This guy is just a lousy writer, has to be my conclusion! Lousy user of language in general, presumably. (I know, maybe someone will again tell me this is how you use it in American English. Maybe.)


Thank you, thar.
Topic: uncovered
Posted: Monday, April 5, 2021 10:38:52 AM
"In a similar way, television and social media helped launch the Arab Spring. Activists in Sidi Bouzid used Facebook video to document their protests, which were uncovered by Tunisian media outlets. Tunisian activists in Europe then packaged the video and brought it to Al Jazeera, which broadcast it on its Arabic- language service, reaching an audience in Tunis who were otherwise unaware of the protests occurring only two hundred kilometers away." (Ethan Zuckerman, Mistrust: Why Losing Faith In Institutions Provides the Tools to Transform Them)

I think the word uncovered" is a misprint for "covered", am I wrong?
Topic: idealistic
Posted: Monday, April 5, 2021 1:38:23 AM
thar wrote:
Good - I didn't point out explicitly the difference between

democratic = of that system, representative of the people

and

Democratic = of the Democratic party in the US. ie a one-party system in effect, with the Republican party or independents never holding power.


To point out the difference it was enough to capitalize the "d" of "democratic" and you had done that. Thank you, again.
Topic: idealistic
Posted: Sunday, April 4, 2021 12:31:25 PM
thar wrote:
There are two explanations why you might have non-partisan elections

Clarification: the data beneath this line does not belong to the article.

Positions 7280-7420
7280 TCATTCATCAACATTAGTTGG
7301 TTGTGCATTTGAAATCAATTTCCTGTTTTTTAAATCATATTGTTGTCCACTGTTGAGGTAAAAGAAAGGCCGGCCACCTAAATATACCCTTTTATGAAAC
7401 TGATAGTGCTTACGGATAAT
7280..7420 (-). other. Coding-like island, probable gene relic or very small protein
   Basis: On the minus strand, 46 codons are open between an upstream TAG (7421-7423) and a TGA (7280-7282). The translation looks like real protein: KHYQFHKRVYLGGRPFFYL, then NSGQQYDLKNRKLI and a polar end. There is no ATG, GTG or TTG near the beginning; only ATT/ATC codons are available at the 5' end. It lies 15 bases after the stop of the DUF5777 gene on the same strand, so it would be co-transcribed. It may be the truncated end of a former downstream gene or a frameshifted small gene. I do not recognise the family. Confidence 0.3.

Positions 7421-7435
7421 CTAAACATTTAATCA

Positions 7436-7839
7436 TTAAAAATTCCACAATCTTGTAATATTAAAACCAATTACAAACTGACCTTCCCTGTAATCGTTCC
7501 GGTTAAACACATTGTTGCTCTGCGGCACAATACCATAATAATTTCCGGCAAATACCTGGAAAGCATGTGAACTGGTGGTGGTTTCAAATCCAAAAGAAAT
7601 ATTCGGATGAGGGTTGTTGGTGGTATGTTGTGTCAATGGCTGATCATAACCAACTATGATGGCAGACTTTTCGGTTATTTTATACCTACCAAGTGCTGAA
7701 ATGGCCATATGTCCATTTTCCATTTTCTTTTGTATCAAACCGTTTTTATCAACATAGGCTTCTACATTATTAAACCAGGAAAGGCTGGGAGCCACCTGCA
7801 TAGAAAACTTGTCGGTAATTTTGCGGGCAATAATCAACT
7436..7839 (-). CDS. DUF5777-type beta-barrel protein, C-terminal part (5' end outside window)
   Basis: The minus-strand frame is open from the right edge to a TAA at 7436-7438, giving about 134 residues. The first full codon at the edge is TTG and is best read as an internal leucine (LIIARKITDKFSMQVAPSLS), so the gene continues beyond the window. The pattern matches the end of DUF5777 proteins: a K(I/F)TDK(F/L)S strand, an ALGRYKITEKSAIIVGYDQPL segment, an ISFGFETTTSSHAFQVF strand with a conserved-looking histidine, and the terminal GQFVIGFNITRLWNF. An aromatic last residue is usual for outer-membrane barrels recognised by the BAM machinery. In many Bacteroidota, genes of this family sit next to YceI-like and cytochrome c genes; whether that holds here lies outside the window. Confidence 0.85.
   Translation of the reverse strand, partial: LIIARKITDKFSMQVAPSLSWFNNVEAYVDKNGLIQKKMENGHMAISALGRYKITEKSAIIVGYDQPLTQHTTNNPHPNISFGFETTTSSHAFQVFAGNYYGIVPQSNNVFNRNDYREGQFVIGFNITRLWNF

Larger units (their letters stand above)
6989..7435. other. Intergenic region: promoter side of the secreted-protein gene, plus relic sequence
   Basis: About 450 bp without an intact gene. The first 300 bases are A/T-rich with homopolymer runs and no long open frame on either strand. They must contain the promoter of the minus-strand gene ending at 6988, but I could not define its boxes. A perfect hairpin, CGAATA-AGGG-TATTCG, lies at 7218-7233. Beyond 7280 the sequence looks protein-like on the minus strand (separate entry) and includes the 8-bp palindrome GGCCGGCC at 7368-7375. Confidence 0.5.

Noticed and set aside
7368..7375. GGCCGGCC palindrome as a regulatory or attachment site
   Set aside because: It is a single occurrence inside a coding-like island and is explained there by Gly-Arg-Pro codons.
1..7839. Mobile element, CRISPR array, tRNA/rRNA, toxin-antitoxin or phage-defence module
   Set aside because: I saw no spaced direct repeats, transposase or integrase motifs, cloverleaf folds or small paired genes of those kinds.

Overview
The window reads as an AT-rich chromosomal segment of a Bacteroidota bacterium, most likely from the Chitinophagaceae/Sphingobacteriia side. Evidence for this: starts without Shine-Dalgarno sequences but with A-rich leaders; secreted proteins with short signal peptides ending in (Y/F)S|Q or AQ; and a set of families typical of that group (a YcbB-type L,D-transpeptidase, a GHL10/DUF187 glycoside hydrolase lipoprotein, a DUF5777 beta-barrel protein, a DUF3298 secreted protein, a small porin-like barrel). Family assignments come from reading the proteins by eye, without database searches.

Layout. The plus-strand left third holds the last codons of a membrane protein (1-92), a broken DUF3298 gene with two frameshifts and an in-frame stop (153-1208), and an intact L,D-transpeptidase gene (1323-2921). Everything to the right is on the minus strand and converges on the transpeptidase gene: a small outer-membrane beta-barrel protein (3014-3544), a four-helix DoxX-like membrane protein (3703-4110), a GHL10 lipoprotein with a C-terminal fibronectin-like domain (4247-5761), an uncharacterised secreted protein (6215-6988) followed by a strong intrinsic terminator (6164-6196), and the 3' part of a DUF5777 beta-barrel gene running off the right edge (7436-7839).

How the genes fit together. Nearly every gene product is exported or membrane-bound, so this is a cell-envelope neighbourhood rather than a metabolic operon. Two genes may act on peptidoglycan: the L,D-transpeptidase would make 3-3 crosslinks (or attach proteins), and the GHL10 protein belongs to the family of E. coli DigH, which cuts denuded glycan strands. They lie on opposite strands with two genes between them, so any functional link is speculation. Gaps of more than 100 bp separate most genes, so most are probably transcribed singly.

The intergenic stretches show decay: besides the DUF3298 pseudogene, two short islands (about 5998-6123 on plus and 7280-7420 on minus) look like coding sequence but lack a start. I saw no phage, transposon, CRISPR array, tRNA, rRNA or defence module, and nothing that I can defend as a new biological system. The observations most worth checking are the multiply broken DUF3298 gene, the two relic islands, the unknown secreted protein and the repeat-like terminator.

1 hold nonpartisan elections, hoping to increase cooperation among city leaders across political differences.
there are political differences, but in the spirit of true democracy and cooperation, you don't begrime it with party politics. Just individuals from across the political spectrum who all want to do what is best for the city. That is the idealistic view - the way it should be, in an ideal world


2 most American cities are Democratic strongholds and have no meaningful partisan challengers."

This is the less idealistic explanation. It doesn't happen because diversity and democracy are thriving. It only happens because there is only one party that has any chance. In that situation, you can have challenges between members of that party. That is not good democracy, it is lack of meaningful diversity and choice. A one-party system, which is the antithesis of real representation.


Thank you, thar, I got it.